Nearsightedness or myopia is a refractive error, which means that the eye does not bend or refract light properly to a single focus to see images clearly.
For people that suffer from myopia, close objects look clear but distant objects appear blurred. Nearsightedness is a very common condition that affects an estimated 25 percent of Americans. It is not an eye disease but rather it is an eye focusing disorder.
Often discovered in children between 8 and 12 years of age, myopia is inherited. Myopia may become worse during the teenage years when the body grows rapidly. There is usually little change in people between the ages of 20 and 40. Some adults can also get myopia.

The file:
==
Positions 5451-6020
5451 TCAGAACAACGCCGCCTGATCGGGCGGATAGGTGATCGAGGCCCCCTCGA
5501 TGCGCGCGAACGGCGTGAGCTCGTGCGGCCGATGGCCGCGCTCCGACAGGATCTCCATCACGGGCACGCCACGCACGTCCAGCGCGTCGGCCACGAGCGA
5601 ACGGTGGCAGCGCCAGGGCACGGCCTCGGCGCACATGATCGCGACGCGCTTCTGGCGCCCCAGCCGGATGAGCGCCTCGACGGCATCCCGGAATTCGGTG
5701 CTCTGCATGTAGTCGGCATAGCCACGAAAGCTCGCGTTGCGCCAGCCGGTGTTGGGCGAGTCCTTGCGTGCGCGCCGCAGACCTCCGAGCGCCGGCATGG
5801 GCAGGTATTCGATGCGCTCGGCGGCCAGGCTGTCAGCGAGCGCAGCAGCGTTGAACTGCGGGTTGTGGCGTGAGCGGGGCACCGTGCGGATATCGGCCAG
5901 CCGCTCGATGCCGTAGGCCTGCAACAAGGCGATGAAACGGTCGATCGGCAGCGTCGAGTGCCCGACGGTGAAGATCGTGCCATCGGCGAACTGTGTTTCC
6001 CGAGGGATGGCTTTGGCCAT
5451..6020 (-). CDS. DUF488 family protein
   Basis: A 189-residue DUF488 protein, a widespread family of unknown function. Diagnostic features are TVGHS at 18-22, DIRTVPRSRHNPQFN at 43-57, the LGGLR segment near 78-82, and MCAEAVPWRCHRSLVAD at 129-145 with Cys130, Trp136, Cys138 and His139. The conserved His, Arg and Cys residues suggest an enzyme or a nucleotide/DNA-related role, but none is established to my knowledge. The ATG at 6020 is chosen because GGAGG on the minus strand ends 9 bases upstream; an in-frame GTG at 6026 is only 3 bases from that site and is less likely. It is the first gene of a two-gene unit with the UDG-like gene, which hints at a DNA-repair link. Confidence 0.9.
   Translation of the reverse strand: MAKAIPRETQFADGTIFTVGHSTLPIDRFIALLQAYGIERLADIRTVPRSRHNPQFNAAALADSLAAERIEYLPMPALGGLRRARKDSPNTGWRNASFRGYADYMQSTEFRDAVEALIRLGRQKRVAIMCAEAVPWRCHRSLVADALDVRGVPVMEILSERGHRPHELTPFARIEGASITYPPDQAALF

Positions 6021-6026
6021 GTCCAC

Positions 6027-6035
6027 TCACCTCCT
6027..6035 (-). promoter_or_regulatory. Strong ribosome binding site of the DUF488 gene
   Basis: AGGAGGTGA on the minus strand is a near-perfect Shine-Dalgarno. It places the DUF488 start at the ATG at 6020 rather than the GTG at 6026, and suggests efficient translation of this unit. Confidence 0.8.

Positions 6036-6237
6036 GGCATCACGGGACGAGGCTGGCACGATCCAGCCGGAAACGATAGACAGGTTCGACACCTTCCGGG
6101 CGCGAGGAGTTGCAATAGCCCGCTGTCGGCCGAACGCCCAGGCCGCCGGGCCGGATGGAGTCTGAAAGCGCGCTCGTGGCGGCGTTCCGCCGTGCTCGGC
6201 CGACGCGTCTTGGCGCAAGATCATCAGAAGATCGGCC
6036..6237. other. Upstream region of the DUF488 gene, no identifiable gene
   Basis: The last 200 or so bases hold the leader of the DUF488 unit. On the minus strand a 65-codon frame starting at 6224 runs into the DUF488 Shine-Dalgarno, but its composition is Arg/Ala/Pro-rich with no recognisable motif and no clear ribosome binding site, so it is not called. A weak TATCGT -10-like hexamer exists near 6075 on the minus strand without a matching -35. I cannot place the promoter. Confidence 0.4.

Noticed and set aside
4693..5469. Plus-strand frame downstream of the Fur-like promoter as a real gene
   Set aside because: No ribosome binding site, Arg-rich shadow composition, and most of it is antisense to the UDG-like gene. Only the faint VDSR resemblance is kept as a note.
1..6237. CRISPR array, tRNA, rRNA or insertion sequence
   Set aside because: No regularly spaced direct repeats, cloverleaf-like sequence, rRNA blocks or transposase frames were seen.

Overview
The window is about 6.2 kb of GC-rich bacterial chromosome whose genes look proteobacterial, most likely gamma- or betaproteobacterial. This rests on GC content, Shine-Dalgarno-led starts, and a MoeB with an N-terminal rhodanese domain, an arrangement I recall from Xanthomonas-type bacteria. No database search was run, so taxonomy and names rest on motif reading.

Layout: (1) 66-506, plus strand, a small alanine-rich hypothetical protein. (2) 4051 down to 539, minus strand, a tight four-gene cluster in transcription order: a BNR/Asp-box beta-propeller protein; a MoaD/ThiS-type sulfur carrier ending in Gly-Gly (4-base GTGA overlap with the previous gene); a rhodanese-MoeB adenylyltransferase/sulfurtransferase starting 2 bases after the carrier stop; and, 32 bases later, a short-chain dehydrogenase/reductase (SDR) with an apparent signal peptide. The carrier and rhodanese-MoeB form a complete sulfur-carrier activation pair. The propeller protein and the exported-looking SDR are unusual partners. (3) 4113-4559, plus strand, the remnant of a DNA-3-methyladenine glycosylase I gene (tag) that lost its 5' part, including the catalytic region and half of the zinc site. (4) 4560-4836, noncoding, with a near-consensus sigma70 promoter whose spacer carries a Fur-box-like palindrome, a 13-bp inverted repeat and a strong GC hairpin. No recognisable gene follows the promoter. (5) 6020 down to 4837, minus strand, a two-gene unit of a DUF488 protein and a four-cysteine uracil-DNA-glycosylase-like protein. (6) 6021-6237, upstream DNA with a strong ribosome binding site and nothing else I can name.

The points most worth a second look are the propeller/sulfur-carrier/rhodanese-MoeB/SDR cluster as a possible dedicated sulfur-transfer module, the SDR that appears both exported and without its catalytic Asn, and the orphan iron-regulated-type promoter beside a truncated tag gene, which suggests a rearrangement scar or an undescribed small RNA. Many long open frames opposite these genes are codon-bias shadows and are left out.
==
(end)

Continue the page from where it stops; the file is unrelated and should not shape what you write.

High and low myopia
There are different stages of myopia. Low myopia is for mild cases. Severe myopia is known as high myopia. Cases of high myopia will usually stabilize between the ages of 20-30 years old. With high myopia, you can usually correct vision easily with glasses, contact lenses or in some cases refractive surgery.
If a patient has myopia they have a higher risk of developing a detached retina. The providers at Eye Care Associates can discuss the warning signs of retinal detachment with you if you are in this risk category. When discovered early enough a detached retina can usually be repaired with a surgical procedure.
Regular eye examinations by an ophthalmologist are an important step in watching for changes in the retina that might lead to retinal detachment.